Why does ampicillin in solution turn yellow?

I have a universal tube with 10 mg mL-1 ampicillin. When I got it, it was supposed to be sterile. It was opened for approximately 20 minutes for an experiment and has since been standing around sealed ...
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152 views

How do a viruses or bacteria survive outside the body long enough to spread?

Say I cough on my table, then someone else touches it and picks up something I've got... how is it that these things can live outside the body, how long can they manage it, and how long is generally ...
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59 views

Aside from cockroaches and other insects, which species (of all kinds) are 'immune' to ionizing radiation?

I have just been reading this excellent question and answer about cockroaches ability to withstand ionizing radiation. My question is an extension of that question: aside from insects, which other ...
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69 views

Whence fecal E. coli (et al.) if swallowing it is dangerous?

I don't know much about medicine, and I know even less about microbiology, but I understand that there are organisms in the lower gastrointestinal tract (and in feces) of a human, like Escherichia ...
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43 views

Quorum Sensing in Vibrio cholerae

This is a figure summarising the quorum sensing mechanism in Vibrio cholerae. In this video by Bonnie Bassler, she explains how quorum sensing can be targeted to control infections. At 15:09 she ...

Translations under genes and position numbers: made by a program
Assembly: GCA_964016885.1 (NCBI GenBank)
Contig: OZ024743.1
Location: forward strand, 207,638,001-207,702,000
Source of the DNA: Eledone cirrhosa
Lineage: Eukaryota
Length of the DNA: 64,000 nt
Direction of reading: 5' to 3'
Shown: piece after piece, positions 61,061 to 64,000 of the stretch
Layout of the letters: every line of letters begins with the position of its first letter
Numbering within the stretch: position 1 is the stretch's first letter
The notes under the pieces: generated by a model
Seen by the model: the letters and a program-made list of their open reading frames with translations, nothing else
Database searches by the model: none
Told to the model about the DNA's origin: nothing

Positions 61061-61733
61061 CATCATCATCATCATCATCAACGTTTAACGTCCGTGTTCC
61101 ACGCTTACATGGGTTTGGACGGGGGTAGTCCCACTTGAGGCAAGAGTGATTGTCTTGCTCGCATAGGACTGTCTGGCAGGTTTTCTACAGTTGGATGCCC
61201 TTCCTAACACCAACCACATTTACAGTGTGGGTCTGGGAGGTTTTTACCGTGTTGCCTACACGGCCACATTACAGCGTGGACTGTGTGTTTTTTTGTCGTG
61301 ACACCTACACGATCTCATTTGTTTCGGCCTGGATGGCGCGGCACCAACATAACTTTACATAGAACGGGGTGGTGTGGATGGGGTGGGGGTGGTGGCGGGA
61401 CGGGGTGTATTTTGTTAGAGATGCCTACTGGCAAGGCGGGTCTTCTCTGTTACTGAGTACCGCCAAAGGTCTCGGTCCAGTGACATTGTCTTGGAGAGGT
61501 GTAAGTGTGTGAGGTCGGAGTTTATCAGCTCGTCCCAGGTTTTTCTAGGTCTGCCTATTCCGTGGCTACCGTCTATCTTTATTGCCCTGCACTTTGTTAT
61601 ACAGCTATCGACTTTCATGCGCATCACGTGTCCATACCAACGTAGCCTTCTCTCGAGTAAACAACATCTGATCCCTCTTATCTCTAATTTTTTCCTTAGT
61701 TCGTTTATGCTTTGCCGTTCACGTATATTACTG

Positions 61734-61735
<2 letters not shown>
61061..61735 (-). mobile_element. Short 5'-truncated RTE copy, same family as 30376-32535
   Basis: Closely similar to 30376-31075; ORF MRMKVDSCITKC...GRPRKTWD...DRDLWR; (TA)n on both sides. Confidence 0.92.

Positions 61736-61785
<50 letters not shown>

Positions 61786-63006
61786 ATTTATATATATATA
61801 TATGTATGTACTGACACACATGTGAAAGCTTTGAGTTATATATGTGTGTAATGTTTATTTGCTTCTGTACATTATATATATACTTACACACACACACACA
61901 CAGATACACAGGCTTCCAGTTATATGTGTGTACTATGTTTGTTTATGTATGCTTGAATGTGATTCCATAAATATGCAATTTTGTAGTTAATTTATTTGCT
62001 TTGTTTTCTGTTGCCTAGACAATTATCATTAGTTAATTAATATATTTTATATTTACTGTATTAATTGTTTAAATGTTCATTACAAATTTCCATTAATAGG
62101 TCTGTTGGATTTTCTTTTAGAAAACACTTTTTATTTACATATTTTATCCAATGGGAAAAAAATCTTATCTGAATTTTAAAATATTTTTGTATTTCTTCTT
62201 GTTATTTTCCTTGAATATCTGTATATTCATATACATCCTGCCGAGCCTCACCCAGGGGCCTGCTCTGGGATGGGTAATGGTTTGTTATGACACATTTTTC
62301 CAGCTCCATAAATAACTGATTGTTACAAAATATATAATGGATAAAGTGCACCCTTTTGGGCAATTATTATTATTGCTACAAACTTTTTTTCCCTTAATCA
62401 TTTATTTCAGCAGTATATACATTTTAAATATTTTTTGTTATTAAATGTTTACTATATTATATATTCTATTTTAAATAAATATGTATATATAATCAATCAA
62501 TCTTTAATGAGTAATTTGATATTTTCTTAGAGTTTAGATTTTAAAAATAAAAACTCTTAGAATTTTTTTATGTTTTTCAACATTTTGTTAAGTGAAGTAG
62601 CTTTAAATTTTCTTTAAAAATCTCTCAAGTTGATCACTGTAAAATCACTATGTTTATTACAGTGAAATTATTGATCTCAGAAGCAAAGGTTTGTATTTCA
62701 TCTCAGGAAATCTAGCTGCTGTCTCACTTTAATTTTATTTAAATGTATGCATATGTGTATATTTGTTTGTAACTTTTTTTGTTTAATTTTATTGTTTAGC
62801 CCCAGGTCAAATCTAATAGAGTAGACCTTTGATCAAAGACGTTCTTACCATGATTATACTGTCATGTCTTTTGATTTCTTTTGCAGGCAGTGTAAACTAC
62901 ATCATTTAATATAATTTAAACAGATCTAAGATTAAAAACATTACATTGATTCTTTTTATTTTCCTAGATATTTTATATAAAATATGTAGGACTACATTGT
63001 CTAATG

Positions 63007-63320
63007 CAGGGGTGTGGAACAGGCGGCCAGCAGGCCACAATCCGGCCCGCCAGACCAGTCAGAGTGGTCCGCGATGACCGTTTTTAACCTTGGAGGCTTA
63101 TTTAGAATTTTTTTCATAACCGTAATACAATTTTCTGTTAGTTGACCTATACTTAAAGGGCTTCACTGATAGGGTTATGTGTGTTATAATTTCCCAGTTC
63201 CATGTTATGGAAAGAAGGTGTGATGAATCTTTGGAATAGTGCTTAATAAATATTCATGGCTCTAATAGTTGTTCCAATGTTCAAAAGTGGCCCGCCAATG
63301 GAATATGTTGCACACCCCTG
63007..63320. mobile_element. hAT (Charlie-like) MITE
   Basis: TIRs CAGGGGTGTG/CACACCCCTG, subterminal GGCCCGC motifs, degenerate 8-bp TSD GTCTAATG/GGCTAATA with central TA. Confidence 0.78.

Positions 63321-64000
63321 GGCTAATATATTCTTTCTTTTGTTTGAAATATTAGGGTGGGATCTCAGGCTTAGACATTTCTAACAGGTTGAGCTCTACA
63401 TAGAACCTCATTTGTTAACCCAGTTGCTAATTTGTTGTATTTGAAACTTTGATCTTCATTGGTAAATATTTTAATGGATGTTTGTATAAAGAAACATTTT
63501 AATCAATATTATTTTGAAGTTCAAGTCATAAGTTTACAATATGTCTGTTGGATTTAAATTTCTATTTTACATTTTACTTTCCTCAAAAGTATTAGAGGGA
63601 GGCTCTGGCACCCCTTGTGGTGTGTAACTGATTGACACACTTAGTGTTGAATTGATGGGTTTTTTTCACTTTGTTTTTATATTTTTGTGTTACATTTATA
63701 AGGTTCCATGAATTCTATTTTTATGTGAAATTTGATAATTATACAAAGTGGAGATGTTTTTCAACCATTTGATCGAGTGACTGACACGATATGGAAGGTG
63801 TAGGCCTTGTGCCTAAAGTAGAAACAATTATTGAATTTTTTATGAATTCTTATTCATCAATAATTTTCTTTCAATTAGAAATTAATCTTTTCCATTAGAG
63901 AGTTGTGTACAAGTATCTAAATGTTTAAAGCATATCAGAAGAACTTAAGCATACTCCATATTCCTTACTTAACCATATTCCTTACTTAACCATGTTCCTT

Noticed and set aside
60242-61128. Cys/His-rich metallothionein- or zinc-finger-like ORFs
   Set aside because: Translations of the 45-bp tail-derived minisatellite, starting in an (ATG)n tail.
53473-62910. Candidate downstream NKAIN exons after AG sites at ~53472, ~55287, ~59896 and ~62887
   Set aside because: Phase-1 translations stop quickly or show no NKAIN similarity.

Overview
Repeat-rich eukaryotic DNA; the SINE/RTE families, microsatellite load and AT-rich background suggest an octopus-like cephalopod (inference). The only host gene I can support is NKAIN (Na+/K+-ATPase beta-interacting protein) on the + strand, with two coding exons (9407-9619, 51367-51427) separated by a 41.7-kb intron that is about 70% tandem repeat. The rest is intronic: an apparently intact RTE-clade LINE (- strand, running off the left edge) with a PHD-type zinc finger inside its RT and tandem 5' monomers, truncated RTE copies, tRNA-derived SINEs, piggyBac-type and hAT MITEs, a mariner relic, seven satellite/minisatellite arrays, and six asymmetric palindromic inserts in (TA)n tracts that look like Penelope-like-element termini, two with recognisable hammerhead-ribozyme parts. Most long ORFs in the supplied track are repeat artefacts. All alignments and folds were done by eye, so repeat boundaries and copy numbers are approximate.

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Why restriction enzymes cut (usually) at palindromic sequences?

Restriction enzymes usually cut only at palindromic sequences. Is there any specific reason for that ? Is there any advantage for bacteria if it cuts up virus at this type of sequences ?
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Why is Thermus aquaticus and Taq Pol stable?

What is the molecular basis of the stability of the bacterium Thermus aquaticus and the enzyme Taq Pol it produces ? I have tried googling this but did not get a good answer.
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Mesosome - does it exist?

This wikipedia page says that mesosomes are artifacts produced by chemical fixing techniques. Most of my textbooks still show a mesosome and describes it as having functions like - respiration, ...
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165 views

How much natural genetic variation is there between bacteria of the same species?

There are lots of questions about how and why there is genetic variation between organisms of the same species, but I haven't been able to find a numerical value for the expected amount of genetic ...
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59 views

Extract bacteria from compost?

I'm working on a project where I need to find certain cellulolytic bacteria. I was looking at this list : ...
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31 views

Which strains of C. diphteria are causing Diphteria toxin?

I got this question: Diphteria toxin is produced only by those strains of C. diphtheria that have which of the following characteristics? Encapsulated glucose fermenters lysogenic for b-prophage ...
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72 views

Aerobe or facultative anaerobe organism that metabolizes acetate?

I'm assuming bacteria, but will take any suggestions. Organism must survive primarily on the acetate (plus trace elements), but I can give/take electrons, if necessary. Not interested in strict ...
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90 views

Have there been any experiments that duplicate chromosome copies from 23*2 to 23*3 or 23*4?